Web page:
Yesterday’s strike was called by the Australian Education Union (AEU) and National Tertiary Education Union (NTEU) in an attempt to dissipate the enormous anger among TAFE staff. The unions are attempting to block an independent struggle of TAFE workers against the state Liberal and federal Labor governments by diverting the campaign against the cuts behind the Labor Party’s attempt to win the next state election, due in November 2014.
The AEU and NTEU held a rally yesterday in front of the state parliament in central Melbourne. Every union bureaucrat who addressed the crowd—including Victorian AEU president Mary Bluett, NTEU Victorian secretary Colin Long and Trades Hall chief Brian Boyd—insisted that TAFE teachers had to spend the next two years attending more protest events organised by the unions, then voting Baillieu out of office at the state election.
TAFE staff are increasingly sceptical and hostile towards this promotion of the Labor Party, which was reflected in the mass abstention of TAFE staff from the union-organised protest yesterday. Despite the state-wide protest, only about 1,000 or 2,000 people attended the rally—fewer than at a protest held last month against the TAFE cuts. Several workers at the demonstration heckled opposition leader Daniel Andrews, who was given the platform by union officials to posture as a supporter of the striking staff. (See: “Victorian TAFE teachers speak on cuts to funding”)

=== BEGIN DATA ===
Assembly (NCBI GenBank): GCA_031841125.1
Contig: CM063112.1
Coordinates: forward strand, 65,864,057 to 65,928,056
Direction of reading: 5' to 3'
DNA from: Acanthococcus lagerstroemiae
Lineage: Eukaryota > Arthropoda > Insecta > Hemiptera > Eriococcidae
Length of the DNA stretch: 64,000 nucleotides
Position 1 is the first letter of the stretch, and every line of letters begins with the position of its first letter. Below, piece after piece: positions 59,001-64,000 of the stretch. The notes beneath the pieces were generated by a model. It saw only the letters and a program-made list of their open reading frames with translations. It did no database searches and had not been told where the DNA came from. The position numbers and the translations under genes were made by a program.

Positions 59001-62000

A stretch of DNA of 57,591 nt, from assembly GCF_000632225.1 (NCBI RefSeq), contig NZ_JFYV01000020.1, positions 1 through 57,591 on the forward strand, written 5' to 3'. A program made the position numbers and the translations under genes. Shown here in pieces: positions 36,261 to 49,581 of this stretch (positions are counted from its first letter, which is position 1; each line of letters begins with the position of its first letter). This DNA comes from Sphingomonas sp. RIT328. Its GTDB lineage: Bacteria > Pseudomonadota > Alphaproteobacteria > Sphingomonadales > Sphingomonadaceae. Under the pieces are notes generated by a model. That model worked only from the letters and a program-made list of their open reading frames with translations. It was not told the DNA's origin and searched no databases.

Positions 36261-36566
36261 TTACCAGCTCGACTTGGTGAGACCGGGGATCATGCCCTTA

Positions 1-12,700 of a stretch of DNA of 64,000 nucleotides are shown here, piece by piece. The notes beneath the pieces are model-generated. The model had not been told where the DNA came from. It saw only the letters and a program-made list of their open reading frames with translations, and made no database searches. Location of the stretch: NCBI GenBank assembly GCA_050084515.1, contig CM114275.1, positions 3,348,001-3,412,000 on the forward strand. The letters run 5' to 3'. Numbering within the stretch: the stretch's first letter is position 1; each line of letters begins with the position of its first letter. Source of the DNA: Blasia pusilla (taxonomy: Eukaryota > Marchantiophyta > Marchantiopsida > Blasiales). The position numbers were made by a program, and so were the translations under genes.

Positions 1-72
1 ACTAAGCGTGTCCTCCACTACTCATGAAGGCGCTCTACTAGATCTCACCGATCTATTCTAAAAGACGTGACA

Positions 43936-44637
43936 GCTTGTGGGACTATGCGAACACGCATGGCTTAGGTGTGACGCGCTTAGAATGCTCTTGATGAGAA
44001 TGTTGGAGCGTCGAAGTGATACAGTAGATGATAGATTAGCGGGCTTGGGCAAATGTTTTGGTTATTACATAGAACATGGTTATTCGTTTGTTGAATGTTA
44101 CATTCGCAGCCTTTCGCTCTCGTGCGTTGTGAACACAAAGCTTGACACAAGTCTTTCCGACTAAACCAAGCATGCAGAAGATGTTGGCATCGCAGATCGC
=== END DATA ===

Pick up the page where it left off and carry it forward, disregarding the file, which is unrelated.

As at previous rallies, none of the union officials or politicians who addressed the TAFE staff made any reference to the assault on public education internationally or to the growing resistance among teachers and education staff, evident in the recent Chicago teachers’ strike.
Nor was mention made of the federal Labor government’s role in facilitating and encouraging Baillieu’s austerity agenda. There was only one reference from the official platform about the previous state Labor government’s record, by Greens’ state parliamentarian Sue Pennicuik. She promoted the illusion that the Labor Party could be pressured to promise to restore funding—something Andrews has refused to do.
The Greens do not oppose the austerity agenda being imposed at the state and federal level. They are in a de facto coalition with the federal Labor government and bear direct responsibility for all of Gillard’s right-wing, pro-business measures, including her attacks on public education. In Tasmania, the Labor-Green coalition is responsible for severe cuts to public spending, including to education.
To defend their jobs and conditions and ensure a future for the public education system, TAFE staff and students must take their struggle out of the hands of the union bureaucracy. Rank-and-file committees should be formed in TAFE colleges, other workplaces and communities and a turn made to other sections of workers facing similar attacks.
What is necessary is a unified struggle by the working class for a workers’ government to implement socialist policies. A properly resourced, fully staffed, and freely accessible public education system—at the school, university, and vocational levels—is possible only through the reorganisation of society to meet social needs of the majority, instead of profits of the wealthy few.
The Socialist Equality Party urges TAFE staff, students, and their supporters to attend our public meeting in Melbourne September 30 on “The socialist answer to Labor’s program of war and austerity” to discuss these issues.